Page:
We interviewed the man behind The Noise Pages to answer all your questions
‘I don’t go running to the door with my crusader banner flying’
Andrew Waller, founder of The Noise Pages, has been making a name for himself amongst the undergraduates living in the areas around the University of Bristol by his close and careful monitoring of noise, typically caused by house parties.
Andrew has lived down his road for about 12 years and he says that ‘thinking back the first seven years I don’t remember being bothered by noise, then in 2013 there was a rash of noisy parties near me which led to a public meeting between residents and the university’. That was the first point at which Andrew realised that ‘noise is an issue’ from listening to stories from residents in the area at the time.
Over the next few years there were a few parties near him but at the time it ‘wasn’t making my life miserable’. This changed in early this year –Andrew started The Noise Pages specifically because ‘in the first weekend in March there had been two very noisy student parties on consecutive nights quite close to where [he] lives, and that was a bit of a new thing’.
In both cases, Andrew left his home about 1 am to talk to the students, where he told them the university guidelines state that parties should be finished by midnight on weekends. According to Andrew, the students running the first party said they knew all this and 'weren’t bothered', which Andrew described as an ‘unwelcome development’ and a response that he hadn’t received before. After this, he called 101 who 'gave no help', these events led to the creation of The Noise Pages.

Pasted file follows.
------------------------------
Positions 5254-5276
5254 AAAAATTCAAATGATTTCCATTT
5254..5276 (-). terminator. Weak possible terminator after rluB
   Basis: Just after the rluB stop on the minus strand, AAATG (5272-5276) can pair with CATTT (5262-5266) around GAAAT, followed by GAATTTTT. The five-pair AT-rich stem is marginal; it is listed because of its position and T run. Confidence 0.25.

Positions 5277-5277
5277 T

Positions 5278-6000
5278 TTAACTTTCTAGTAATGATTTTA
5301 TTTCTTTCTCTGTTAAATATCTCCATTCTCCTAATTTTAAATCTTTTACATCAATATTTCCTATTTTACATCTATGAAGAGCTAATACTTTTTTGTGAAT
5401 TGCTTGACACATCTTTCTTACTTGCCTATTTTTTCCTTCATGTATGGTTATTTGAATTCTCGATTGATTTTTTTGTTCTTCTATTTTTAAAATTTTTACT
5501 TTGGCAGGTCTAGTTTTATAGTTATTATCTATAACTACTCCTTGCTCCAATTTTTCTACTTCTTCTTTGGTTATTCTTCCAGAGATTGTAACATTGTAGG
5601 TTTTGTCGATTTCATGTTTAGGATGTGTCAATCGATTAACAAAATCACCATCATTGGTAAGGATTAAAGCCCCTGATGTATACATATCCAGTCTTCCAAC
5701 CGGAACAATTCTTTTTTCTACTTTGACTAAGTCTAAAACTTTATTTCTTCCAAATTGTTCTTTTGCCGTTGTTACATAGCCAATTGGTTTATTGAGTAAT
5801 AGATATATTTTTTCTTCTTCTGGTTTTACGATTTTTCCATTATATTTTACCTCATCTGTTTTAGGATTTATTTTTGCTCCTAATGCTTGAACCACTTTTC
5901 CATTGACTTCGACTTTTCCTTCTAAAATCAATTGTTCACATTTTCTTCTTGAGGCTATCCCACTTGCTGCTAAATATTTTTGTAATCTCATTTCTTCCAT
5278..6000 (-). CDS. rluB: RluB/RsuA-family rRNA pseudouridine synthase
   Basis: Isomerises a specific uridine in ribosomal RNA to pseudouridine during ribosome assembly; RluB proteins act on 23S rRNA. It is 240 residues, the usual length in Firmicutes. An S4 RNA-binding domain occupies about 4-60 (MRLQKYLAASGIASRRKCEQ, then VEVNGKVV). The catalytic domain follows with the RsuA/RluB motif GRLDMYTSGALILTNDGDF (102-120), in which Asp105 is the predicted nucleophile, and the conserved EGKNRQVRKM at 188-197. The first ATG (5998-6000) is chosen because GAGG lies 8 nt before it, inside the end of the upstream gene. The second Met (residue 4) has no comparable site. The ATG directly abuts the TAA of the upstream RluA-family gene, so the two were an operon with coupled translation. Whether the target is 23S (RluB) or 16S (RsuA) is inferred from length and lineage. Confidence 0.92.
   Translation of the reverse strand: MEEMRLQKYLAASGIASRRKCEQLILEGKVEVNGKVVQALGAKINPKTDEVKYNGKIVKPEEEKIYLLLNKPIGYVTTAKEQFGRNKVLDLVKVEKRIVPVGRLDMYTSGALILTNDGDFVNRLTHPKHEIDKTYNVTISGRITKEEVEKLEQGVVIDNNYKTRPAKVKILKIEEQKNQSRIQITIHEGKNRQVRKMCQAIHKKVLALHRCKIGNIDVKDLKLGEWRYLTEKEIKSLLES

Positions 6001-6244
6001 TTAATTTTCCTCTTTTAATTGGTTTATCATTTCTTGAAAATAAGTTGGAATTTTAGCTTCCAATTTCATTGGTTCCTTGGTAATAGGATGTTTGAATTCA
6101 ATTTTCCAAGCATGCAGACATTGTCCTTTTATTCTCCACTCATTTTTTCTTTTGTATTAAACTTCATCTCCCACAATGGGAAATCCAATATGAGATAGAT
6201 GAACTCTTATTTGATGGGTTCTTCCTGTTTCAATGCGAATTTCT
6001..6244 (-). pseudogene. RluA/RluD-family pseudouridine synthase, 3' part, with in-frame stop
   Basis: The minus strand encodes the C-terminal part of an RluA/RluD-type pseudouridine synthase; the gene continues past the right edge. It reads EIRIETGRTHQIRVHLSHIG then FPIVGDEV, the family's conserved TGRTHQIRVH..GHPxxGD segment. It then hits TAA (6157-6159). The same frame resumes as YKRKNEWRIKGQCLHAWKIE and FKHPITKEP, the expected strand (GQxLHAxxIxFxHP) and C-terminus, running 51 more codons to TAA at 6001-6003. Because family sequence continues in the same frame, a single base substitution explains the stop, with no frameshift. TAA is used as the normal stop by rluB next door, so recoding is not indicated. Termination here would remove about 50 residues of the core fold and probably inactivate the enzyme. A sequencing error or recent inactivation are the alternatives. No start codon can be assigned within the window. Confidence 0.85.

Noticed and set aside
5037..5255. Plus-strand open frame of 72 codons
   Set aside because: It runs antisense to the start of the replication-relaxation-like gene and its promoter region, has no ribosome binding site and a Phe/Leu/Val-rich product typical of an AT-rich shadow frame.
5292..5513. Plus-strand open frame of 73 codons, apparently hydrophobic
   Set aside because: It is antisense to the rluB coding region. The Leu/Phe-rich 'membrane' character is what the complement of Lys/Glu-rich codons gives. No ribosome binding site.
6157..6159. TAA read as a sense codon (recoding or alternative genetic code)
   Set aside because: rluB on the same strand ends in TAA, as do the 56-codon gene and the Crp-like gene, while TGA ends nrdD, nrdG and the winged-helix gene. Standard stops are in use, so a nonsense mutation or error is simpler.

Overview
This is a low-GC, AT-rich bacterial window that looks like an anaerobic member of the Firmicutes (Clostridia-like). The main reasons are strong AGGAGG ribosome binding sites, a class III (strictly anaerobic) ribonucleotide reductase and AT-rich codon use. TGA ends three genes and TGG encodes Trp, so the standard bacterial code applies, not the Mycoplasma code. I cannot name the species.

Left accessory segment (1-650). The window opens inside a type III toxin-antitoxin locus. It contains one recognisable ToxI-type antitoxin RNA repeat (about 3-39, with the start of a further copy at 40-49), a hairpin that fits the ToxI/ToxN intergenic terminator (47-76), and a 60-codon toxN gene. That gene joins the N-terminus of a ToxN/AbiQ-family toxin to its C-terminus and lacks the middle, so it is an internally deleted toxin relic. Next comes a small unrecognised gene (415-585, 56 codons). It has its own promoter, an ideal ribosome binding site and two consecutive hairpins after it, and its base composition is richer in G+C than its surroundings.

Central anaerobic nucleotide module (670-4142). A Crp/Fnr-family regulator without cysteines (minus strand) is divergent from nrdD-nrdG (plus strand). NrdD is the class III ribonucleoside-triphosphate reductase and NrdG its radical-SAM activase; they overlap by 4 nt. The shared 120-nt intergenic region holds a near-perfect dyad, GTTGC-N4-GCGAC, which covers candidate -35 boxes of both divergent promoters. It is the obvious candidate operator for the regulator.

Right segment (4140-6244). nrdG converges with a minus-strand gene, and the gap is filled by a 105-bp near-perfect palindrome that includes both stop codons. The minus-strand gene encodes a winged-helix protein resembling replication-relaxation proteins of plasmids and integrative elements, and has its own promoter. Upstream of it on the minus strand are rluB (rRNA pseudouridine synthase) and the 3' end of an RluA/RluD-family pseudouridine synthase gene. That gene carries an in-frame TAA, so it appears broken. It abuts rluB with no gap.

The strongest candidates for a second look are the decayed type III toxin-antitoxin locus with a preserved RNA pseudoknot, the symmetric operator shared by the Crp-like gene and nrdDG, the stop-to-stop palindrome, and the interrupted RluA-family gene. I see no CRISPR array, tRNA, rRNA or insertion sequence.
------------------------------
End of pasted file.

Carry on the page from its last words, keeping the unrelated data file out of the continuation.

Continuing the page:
Andrew was keen to make the point that he ‘doesn’t want to be the noise policeman for Redland’, despite this it seems to be the role that he’s taken on for himself, as he explains his process when he receives a noise complaint. He described how in recent weeks he has received several fake house party reports which he assumes are from students, but he first checks to see if the property is ‘a licenced house of multiple occupancy’ (HMO) as most student houses are.
He goes on to make the further point of rarely actually visiting the house in question himself, saying that he ‘doesn’t go running to the door with my crusader banner flying’, this is despite the belief amongst some students that suggests that he turns up to every disturbance himself every night. Finally, Andrew explains how he only reports a house party if it directly affects him, preferring to direct residents with problems to report to UoB or UWE themselves, and if he has enough reports from other residents he will send a supporting note.
Despite many students being less than enthused with The Noise Pages potentially putting an early end to a party (as evidenced by fake reports, likely from students, claiming there is a house party where there isn’t, which Mr Waller claims to be able to spot due to 'slightly different language and sentence structure'), or having their party posted online for all to see, Mr Waller is keen to stress that he doesn’t have an issue with students having fun, and provided that parties don’t cause distress to anyone else who isn’t involved.
There is currently no formal mechanism that is used to shut down house parties as police are unlikely to step in, and the council, according to Mr Waller, 'rarely exercises its powers'. When asked about an ideal scenario, Mr Waller said he would 'like to see university security services operating a door knocking service', and that 'the council, the university, and the police are in denial over the issue' and that this was causing some 'quite acute distress in some cases.'
Regardless of whether students support The Noise Pages or not, the overwhelming responses and support from local residents show that many share Andrews concerns, and therefore something needs to be done. The university has been slow to act and the current feeling amongst residents appears to be 'too little too late', and it remains to be seen if UoB will take a more hard-line approach in the future.